Border Patrol Council cites 'catch and release' policy as boosting illegal immigration

The Border Patrol Council has released a letter that reports on a meeting between two B.P. officials and a representative of the Department of Homeland Security where the DHS official told the agents that they had "no intention" of issuing orders for deportation hearings to illegals.

“Why would we NTA [issue a Notice to Appear to] those we have no intention of deporting?” said the DHS official.

The Monitor:

“We should not place someone in deportation proceedings, when the courts already have a 3-6 year backlog.”

In the letter, Judd blames President Obama for undermining immigration laws and having his political appointees implement policies that contradict enforcement priorities. He also states this lack of enforcement undermines the nation’s immigration system and encourages illegal immigration.

“Rather than take the steps necessary to end the border surge, the Obama Administration is encouraging more to come by forcing Border Patrol agents to release unlawful immigrants into the United States with no intention of ever removing them,” Judd states.

Chris Cabrera, local Border Patrol council president, said there are no consequences for people coming over illegally and the hundreds of thousands of dollars spent trying to divert illegal immigration are pointless without enforcement.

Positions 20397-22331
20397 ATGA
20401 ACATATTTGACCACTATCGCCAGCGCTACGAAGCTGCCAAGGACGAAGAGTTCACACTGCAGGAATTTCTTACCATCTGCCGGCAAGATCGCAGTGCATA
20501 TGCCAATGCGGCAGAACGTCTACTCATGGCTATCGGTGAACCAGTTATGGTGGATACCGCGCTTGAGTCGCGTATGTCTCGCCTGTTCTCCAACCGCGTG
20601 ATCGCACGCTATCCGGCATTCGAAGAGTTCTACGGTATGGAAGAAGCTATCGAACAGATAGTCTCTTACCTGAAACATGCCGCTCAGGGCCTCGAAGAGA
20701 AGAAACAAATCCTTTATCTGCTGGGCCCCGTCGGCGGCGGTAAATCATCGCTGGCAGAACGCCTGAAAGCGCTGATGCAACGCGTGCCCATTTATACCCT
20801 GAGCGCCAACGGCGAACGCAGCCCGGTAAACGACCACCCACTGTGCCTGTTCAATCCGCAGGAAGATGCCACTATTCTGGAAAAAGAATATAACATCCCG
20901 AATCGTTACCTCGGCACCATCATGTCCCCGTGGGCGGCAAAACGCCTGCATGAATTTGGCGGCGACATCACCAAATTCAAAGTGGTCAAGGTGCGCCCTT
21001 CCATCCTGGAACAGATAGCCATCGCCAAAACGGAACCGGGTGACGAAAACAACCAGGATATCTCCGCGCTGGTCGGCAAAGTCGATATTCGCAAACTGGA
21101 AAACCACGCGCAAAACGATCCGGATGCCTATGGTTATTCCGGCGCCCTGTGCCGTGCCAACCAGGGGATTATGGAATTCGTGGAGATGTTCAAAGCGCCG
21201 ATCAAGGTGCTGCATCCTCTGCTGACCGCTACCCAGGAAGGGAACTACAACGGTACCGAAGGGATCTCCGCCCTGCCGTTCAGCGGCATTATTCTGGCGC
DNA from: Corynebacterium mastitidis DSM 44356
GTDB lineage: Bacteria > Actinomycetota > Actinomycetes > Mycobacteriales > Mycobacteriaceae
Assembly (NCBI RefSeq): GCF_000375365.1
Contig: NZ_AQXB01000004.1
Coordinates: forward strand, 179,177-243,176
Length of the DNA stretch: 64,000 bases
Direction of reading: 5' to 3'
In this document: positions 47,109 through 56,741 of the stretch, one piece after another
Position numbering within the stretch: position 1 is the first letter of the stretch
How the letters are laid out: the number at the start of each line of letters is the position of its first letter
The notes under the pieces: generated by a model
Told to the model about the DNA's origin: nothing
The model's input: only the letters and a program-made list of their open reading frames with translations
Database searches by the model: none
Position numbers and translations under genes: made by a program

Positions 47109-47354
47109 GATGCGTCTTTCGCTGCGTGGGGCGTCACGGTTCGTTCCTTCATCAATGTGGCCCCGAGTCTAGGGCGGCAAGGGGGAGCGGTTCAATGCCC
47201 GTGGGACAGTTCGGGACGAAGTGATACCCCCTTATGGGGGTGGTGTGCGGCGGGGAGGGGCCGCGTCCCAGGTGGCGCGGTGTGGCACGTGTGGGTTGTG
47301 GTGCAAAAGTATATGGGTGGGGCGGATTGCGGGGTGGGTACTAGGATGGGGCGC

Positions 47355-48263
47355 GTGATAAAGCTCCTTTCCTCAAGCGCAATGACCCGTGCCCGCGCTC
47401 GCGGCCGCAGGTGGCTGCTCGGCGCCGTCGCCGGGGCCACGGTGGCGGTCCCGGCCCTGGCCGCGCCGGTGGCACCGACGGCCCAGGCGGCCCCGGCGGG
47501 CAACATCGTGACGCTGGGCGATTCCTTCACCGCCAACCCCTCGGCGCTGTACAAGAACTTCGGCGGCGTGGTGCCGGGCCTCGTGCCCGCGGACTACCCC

USAID, a government agency working to end global poverty, spent more than $141 million in fiscal year 2013-2014 in Guatemala alone, according to a 2014 Congressional Research Report. This money is meant to help the countries fight crime, violence and lack of opportunities to deter illegal immigration into the U.S. Congress is currently working out a new Alliance for Prosperity plan aimed at adjudicating more than $1 billion in aid to all of Central America.

In fiscal year 2015, about 331,000 illegal crossers were apprehended on the Southwest border, which includes the Rio Grande Valley sector, down from nearly 480,000 the previous fiscal year. More than two-thirds of people apprehended in the RGV sector are from Central America, according to BP statistics.

Cabrera said the recent drop in apprehensions is not a result of this money being spent in Central America but a consequence of agents being forced to “babysit” large groups of illegal crossers and leaving large parts of the border uncovered.

“People are getting away,” Cabrera said, “It’s just that no one wants to admit that people are getting away.”

The reason there's a huge backlog of deportation cases is that the administration refuses to ask for more money to fund an increase in judges and immigration court locations.  The situation is expected to become even more criticial over the next few years as hundreds of immigration judges are set to retire.  The B.P. Council calls it "backdoor amnesty":

“What they are doing is like a backdoor amnesty or an amnesty through policy,” he added. “They can’t get everybody in the right way so they are just going to release everybody on their own recognizance pending a court date that hasn’t been set, knowing that over 85 percent of the people don’t show up for the court date.”

This is an intolerable situation when the administration simply gives up trying to enforce the law.  And the fact that 85% of illegals thumb their noses at the system by refusing to show up for their hearings makes the situation on the border even more frustrating.

Catching illegals at the border is one thing.  Apparently, sending them home is a near impossibility under this administration.